Restoring the world’s ecosystems for a brighter future

This World Environment Day focuses on creating ‘Generation Restoration’ to revive and protect the world’s ecosystems.

European beaver

Saturday the 5th of June is World Environment Day – an annual celebration of the natural environment, and a moment to raise awareness of the importance of protecting the world’s ecosystems.

This year, the theme for the day is ‘Generation Restoration’, to coincide with the launch of the UN Decade on Ecosystem Restoration, which aims to bring everyone together to prevent, halt and reverse the degradation of ecosystems on every continent and in every ocean. This focus on actionable steps that involve everyone can help to build momentum around an optimistic vision for the future, says Deputy Director and Head of Participation and Engagement at the Global Biodiversity Information Facility (GBIF) Secretariat, Tim Hirsch:

“Ecosystem restoration gives us a positive agenda to excite and inspire the world. Preventing further biodiversity loss is essential, but it’s not enough – and the message doesn’t need to be gloomy. Uniting to bring back nature to degraded areas helps so many of our aspirations for a better world – confronting climate change, supporting livelihoods and food security, improving mental and physical health, and renewing our connections with the rest of nature. And as we share the efforts and benefits of ecosystem restoration, let’s make sure we share the data and information that will help us do it right.”

The need for ecosystem restoration is made abundantly clear in the just-released UNEP Report Becoming #GenerationRestoration: Ecosystem restoration for people, nature and climate. It’s estimated that the ecosystem services – or the benefits people obtain from ecosystems – lost each year due to environmental degradation are worth more than 10% of global economic output, and that ecosystem degradation affects the wellbeing of 3.2 billion people – over 40% of the world’s population. Despite repeat warnings, the world is still not on the right track, and in many places the rate of environmental degradation is increasing.

Finding solutions will be a complex and long-term process, but the good news is that nature has an “extraordinary capacity for renewal”, say the authors of Becoming #GenerationRestoration.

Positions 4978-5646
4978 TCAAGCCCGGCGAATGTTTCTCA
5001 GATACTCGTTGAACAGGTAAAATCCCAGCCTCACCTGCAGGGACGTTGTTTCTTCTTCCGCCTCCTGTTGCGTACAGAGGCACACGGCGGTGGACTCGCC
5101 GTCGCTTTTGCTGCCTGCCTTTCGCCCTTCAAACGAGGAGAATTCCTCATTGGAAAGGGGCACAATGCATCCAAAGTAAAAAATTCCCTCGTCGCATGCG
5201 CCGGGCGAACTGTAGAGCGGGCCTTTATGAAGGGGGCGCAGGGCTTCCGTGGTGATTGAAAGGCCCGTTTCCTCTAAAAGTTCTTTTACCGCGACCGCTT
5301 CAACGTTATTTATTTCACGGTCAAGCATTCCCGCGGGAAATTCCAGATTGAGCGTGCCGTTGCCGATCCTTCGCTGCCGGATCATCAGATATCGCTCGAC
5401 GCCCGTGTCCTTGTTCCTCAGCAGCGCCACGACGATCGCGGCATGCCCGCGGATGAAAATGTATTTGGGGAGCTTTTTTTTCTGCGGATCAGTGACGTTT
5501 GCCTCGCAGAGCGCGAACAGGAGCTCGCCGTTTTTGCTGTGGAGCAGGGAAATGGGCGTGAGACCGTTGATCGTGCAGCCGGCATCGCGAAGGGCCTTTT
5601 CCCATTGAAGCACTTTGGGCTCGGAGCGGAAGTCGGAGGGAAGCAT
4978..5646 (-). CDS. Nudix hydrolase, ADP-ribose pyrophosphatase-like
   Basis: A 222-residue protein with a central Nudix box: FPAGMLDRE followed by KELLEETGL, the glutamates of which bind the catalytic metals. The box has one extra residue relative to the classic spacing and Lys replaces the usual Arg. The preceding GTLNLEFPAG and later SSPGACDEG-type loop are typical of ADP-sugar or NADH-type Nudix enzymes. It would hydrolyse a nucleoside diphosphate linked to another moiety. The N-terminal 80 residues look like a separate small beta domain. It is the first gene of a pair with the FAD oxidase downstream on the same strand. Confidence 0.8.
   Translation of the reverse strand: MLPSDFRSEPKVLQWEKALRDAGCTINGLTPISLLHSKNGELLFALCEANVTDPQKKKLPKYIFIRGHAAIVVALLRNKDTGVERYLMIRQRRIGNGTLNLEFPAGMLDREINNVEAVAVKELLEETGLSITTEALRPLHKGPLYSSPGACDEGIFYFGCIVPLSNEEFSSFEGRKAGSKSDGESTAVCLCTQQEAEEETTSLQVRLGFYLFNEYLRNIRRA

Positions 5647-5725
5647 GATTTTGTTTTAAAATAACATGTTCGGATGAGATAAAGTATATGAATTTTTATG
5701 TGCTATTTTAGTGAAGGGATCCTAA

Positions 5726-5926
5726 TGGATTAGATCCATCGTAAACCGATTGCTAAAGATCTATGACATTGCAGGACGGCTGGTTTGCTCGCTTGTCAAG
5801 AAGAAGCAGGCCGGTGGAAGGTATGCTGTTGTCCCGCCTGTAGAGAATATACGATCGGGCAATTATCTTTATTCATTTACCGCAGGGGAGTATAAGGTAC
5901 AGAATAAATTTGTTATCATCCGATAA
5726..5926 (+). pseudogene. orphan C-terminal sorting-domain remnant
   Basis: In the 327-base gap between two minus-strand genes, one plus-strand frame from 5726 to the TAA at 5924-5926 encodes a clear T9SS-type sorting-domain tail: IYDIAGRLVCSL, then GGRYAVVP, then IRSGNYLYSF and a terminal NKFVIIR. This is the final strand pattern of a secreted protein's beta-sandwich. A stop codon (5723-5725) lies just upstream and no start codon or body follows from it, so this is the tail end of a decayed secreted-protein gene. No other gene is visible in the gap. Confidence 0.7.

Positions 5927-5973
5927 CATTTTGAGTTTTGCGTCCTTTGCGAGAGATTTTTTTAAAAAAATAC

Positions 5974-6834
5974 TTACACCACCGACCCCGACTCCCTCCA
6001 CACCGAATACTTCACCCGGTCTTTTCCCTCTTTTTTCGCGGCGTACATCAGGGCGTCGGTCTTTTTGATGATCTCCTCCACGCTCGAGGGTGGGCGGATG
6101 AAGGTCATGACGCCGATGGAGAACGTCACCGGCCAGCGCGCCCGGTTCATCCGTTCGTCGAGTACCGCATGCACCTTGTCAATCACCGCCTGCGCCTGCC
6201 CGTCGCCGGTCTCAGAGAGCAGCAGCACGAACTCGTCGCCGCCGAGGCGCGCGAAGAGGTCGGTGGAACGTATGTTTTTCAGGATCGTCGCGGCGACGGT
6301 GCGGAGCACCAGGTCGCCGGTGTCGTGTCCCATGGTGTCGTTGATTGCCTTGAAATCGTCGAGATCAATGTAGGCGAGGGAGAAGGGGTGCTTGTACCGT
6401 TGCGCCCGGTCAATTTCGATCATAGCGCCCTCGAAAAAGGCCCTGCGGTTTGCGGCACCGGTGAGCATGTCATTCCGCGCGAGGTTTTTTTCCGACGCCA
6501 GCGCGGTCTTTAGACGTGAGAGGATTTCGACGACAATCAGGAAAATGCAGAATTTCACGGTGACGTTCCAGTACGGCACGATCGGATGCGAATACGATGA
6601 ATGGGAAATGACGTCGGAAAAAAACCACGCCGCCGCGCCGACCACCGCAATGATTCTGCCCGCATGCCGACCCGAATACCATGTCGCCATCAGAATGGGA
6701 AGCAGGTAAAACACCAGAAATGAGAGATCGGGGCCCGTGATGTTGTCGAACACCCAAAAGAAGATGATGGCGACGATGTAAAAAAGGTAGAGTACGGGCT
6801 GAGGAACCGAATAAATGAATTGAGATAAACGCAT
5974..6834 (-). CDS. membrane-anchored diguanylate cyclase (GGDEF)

What’s more, ecosystem restoration can have positive synergies with economic and climate goals, including the Sustainable Development Goals (SDGs) of Agenda 2030. As explored in the 2017 International Council for Science Guide to SDG interactions, there are strong synergies between achieving SDG14 – to conserve and sustainably use the oceans, seas and marine resources for sustainable development – and SDG13 on climate action.  

A guide to SDG interactions: from science to implementation

Read the chapter on SDG 14 – Life below water.

This report examines the interactions between the various goals and targets, determining to what extent they reinforce or conflict with each other. It provides a blueprint to help countries implement and achieve the Sustainable Development Goals (SDGs).

“We need to restore natural ecosystems in order to not close our doors to our future. Biodiversity is not only a source of vital for us ecosystem services but also a source of viable solutions for sustainable development”

Marcin Pawel Jarzebski, PhD, Project Assistant Professor, Tokyo College, The University of Tokyo & Science Office, Future Earth.

To leverage the kind of change required to restore the world’s ecosystems, the UN Decade on Ecosystem Regeneration aims to create a global movement that can inspire everyone, and the World Environment Day website sets out actions – including games and social media challenges – that everyone can take from today.

The research community and education institutions have a key role to play in educating and inspiring the next generation of citizens to scale up restoration efforts, and in further increasing understanding of best practices, monitoring, and the multiple benefits of successful ecosystem restoration.

To find out more about how science, technology and innovation can contribute to halting biodiversity loss and foster transformative change, including tangible examples of effective ecological restoration projects, watch the fifth Science-Policy Forum for Biodiversity and the eighth International Conference on Sustainability Science (ICSS 8), which took place in April 2021:

This World Environment Day, what will you do as part of Generation Restoration?


Image: A European Beaver (Photo by Julian on Unsplash).

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